1 2 4 8 16 30 32 64 128 256 512 1024
kilopops 1 2 4 8 16   32 64 128 256 512 1024
Megapops 1 2 4 8 16   32 64 128 256 512 1024

Table A. Darwin uses Malthus to extrapolate exponential growth, assuming a constant rate of 25 years for a population of 30 million.

Note:  1 kilopop = 1024 pops, 1 Megapop = 1024 kilopops

Roughly speaking, if we take a population of 32 million and double it 26 times (for a total of 650 years), then Earth should be covered with people. Using the New Malthusian Scale to model such growth, this unfortunate event would occur when our population reached 1024 Megapops

Darwin later speculates on Malthus' views on the differential replication capabilities of barbarous and civilised races. 

"There is reason to suspect, as Malthus has remarked, that the reproductive power is actually less in barbarous, than in civilised races. We know nothing positively on this head, for with savages no census has been taken; but from the concurrent testimony of missionaries, and of others who have long resided with such people, it appears that their families are usually small, and large ones rare."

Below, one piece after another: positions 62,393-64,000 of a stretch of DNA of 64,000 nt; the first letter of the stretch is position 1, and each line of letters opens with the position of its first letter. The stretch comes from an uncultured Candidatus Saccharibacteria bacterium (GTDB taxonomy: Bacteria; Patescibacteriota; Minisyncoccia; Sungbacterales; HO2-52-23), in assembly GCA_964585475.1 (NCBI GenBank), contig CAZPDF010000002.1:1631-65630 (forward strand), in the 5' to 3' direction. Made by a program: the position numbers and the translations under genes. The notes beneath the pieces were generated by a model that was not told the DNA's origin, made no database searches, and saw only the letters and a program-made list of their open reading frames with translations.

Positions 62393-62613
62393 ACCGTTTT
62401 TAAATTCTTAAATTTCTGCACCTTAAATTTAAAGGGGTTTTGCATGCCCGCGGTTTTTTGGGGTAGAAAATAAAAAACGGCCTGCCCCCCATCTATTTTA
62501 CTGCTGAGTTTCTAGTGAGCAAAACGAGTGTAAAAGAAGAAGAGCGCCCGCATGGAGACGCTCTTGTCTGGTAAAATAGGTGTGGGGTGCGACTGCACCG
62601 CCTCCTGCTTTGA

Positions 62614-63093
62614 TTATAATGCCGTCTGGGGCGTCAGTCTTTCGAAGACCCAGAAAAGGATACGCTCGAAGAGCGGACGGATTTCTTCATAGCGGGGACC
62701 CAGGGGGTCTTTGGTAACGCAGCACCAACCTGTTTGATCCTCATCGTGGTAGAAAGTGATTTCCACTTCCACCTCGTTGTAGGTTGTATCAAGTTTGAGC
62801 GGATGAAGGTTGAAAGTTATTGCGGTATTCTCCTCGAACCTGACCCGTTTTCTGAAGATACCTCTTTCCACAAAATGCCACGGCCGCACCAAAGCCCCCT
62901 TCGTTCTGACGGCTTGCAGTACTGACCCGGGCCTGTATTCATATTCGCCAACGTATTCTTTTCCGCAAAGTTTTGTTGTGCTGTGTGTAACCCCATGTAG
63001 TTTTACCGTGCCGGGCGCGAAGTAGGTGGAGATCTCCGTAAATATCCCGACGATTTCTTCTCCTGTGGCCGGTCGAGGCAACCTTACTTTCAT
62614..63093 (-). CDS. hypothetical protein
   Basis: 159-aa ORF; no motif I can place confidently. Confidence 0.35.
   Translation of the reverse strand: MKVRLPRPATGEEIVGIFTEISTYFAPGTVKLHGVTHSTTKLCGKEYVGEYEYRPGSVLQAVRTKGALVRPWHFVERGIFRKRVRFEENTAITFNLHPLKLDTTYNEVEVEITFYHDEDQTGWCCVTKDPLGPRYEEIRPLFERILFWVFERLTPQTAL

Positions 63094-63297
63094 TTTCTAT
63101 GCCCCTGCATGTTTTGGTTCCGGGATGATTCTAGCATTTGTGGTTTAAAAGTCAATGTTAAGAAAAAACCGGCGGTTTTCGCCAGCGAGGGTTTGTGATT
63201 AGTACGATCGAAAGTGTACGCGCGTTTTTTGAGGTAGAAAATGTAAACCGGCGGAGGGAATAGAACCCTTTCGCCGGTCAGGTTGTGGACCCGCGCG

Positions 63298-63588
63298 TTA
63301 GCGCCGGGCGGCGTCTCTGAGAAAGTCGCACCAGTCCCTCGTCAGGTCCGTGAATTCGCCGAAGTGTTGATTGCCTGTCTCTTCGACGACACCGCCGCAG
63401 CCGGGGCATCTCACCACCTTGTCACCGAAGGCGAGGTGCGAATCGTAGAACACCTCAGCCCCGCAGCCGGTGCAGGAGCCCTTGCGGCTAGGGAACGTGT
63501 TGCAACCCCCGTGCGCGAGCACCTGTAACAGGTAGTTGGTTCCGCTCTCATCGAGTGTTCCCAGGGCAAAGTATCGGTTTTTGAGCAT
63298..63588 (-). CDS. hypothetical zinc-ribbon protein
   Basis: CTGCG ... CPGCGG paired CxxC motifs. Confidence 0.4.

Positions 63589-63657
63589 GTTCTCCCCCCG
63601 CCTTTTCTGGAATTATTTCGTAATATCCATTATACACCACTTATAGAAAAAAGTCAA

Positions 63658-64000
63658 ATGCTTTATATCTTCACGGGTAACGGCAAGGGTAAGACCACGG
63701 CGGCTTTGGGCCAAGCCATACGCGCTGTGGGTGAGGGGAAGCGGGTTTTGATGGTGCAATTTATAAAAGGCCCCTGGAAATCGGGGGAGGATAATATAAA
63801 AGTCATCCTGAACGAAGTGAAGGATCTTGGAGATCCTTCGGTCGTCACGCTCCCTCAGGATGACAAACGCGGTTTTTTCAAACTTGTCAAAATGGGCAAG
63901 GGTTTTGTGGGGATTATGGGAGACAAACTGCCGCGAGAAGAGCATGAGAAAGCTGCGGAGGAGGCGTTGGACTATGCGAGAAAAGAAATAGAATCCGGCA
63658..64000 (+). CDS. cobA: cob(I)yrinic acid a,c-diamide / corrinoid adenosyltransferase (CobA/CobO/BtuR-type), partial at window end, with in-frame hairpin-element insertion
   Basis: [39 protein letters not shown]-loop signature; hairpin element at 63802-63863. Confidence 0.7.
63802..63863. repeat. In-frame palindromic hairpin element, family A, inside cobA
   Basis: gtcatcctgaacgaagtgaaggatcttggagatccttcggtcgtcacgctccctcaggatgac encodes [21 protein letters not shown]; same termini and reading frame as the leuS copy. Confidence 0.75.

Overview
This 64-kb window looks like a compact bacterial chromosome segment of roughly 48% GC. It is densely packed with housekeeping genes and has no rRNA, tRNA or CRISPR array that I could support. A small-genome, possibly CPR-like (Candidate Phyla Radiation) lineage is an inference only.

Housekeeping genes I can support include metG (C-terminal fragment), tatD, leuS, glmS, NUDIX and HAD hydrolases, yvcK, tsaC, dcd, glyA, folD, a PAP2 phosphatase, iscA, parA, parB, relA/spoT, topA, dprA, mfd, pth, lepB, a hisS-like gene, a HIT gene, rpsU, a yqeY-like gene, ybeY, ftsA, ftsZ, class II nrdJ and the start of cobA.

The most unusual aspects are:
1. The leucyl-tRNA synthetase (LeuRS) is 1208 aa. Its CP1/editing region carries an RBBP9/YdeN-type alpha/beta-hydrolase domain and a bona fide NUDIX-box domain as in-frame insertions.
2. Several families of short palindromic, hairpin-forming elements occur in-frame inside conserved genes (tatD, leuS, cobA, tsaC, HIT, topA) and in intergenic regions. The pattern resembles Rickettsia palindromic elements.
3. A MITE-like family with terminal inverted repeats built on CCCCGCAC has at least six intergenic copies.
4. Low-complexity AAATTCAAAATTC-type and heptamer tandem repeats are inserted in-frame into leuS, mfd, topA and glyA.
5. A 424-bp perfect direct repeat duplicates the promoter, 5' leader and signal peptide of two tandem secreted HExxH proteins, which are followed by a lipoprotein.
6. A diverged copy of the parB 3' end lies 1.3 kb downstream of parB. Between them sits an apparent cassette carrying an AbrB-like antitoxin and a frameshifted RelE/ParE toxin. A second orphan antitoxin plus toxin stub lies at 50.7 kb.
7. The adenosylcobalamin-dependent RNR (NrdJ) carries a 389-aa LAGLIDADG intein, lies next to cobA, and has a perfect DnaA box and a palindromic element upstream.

Today, this seems to be the opposite view of the First World's perception of the Third World. The Third World, we are told, suffers from the poverty trap with typically larger family size, younger age pyramid, and higher growth rate. The expectation is that such populations have not yet undergone the "demographic transition" which followed the introduction of modern medicine in the First World. This transition to slower growth rates would, it is hoped, be assisted by female emancipation, family planning and generally higher standards of living in the Third World. The anticipation is that, once through the demographic transition, the Third World will follow the First World's example and we should see slower rates of growth leading to global Zero Population Growth